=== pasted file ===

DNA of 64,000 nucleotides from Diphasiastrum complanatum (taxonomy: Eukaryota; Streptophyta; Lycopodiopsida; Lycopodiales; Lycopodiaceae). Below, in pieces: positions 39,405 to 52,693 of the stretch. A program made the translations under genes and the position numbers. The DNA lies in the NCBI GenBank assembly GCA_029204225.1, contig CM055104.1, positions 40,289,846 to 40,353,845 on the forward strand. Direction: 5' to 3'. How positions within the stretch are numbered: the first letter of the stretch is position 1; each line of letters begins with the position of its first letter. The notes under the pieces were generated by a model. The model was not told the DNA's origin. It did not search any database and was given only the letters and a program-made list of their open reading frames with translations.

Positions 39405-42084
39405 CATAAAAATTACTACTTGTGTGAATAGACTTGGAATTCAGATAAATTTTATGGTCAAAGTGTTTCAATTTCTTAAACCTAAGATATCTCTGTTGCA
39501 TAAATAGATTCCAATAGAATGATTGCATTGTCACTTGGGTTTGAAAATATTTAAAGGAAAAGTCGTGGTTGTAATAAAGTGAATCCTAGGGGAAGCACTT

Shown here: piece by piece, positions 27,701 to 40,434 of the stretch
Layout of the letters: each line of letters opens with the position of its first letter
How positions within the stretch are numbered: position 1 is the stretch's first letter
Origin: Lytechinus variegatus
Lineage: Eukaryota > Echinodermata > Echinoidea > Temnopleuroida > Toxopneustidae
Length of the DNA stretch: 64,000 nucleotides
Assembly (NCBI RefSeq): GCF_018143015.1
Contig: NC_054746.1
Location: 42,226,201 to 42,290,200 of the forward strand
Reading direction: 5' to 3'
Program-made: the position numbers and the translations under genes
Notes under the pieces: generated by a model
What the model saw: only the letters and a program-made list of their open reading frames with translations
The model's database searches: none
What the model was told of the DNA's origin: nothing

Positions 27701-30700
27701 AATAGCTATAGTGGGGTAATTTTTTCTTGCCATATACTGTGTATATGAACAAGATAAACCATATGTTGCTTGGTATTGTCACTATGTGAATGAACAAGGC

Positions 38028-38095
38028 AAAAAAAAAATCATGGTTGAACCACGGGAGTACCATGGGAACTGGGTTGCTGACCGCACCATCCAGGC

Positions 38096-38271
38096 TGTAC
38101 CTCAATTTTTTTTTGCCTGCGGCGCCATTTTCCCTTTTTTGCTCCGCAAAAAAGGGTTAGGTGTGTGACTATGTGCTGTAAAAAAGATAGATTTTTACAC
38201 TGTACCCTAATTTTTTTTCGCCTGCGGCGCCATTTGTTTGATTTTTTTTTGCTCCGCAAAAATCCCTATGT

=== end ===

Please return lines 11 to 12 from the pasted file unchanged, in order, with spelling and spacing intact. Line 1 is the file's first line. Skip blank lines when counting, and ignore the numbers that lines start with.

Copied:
Assembly (NCBI RefSeq): GCF_018143015.1
Contig: NC_054746.1